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From being a national chess player to an International solo traveler, Anuradha Beniwal is back travelling 18 countries. She just published her first book.
The moment you sit to talk to Anuradha Beniwal, it feels as if you are enveloped with bundles of energy bags. I kept smiling throughout the interview. The first thing that she told me, made me ask her again, if I heard her right. Yes, I heard it right, the first time. She never went to school.
Anuradha was born and brought up at Khera Meham, near Rohtak, her father wanted her to become a boxer. Haryana is known for the boxers it produces. She also has a younger sister. Her father who worked in a college in Meham decided not to send them to school, as he felt the quality of education was not good enough. So at the age when other kids went to school, Anuradha made her trips to the stadium and the boxing ring. She was also homeschooled. She chuckles that she did not like running around and the physical disciple that boxing demanded. But as destiny would have, one evening one of her Dad’s friend visited, who got with him a chessboard. That was when as she says, “I was hooked into it from the first day.” She was only 6 then.
At her home town Meham
After that Anuradha talks how she went to play in chess tournaments across the country. At 7, she went to an Under-10 tournament in Patiala. But on reaching the venue, she realized that it was an under 18 tournament for girls. She participated in it and was placed third. In the year 2000, she was India champion. Till then her life revolved around playing chess across India, accompanied by one of her parent. But she says that it started taking a toll, when you are travelling all the time only on self support. There was no sponsorship or Government support. It took a toll on the finances. In between she gave her 10th board exam from open school, the first exam that she ever sat for in her life. She adds, “I passed, though did not do too well.”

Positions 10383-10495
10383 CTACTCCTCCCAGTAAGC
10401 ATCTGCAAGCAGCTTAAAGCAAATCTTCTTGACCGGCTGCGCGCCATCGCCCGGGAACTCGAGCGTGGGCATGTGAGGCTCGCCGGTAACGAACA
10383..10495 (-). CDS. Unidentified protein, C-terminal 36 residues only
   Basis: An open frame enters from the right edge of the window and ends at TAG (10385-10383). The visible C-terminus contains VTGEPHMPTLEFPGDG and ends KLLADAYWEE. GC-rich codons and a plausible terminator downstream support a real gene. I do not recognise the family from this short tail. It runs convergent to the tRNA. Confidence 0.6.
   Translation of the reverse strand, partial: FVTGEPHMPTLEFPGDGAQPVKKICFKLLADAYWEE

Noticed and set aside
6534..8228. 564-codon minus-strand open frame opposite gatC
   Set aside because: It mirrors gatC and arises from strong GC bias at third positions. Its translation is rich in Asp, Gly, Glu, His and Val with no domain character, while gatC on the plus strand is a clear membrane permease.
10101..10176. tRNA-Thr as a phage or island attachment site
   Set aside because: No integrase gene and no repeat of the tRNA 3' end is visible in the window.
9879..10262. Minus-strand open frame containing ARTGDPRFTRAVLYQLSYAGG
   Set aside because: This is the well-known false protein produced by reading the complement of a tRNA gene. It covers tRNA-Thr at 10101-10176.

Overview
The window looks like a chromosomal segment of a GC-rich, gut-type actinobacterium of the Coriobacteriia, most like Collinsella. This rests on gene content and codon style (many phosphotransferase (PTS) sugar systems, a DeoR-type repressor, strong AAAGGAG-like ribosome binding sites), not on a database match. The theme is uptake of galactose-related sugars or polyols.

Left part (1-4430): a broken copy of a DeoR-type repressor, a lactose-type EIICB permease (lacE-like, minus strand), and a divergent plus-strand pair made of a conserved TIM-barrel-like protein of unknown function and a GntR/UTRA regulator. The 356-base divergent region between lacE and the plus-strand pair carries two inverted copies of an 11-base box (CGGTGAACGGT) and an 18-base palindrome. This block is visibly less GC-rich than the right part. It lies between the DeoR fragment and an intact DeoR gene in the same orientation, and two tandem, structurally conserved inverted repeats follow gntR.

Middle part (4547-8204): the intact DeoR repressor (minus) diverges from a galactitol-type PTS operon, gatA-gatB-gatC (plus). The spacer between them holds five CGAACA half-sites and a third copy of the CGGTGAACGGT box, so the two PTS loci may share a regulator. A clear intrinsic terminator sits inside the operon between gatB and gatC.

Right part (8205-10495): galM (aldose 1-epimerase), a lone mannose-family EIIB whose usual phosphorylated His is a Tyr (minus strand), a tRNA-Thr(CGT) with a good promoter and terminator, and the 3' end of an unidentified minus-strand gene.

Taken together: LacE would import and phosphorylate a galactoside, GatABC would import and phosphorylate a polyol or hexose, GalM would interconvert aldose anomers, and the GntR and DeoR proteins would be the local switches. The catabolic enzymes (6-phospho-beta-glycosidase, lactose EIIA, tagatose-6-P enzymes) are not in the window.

Then she appeared for her 12th board’s exam again through Open school, which she excelled in. She scored a 93%. That was when she decided to take a break from professional chess and attend college full time. Though a difficult choice, she came to Miranda House, University of Delhi. She said, “This was my first experience with girls of my age, who did not play chess. I did not know, how to talk to someone who did not play chess. Every girl had things they did in school, I had no reference point. College felt strange.”
Inspiring the next generation
After sometime she again continued speaking, that she still kept playing all the Chess matches in the University representing Miranda House, the college she joined in. She added, “College as people say is the best time. It was not for me. I just made a few friends.”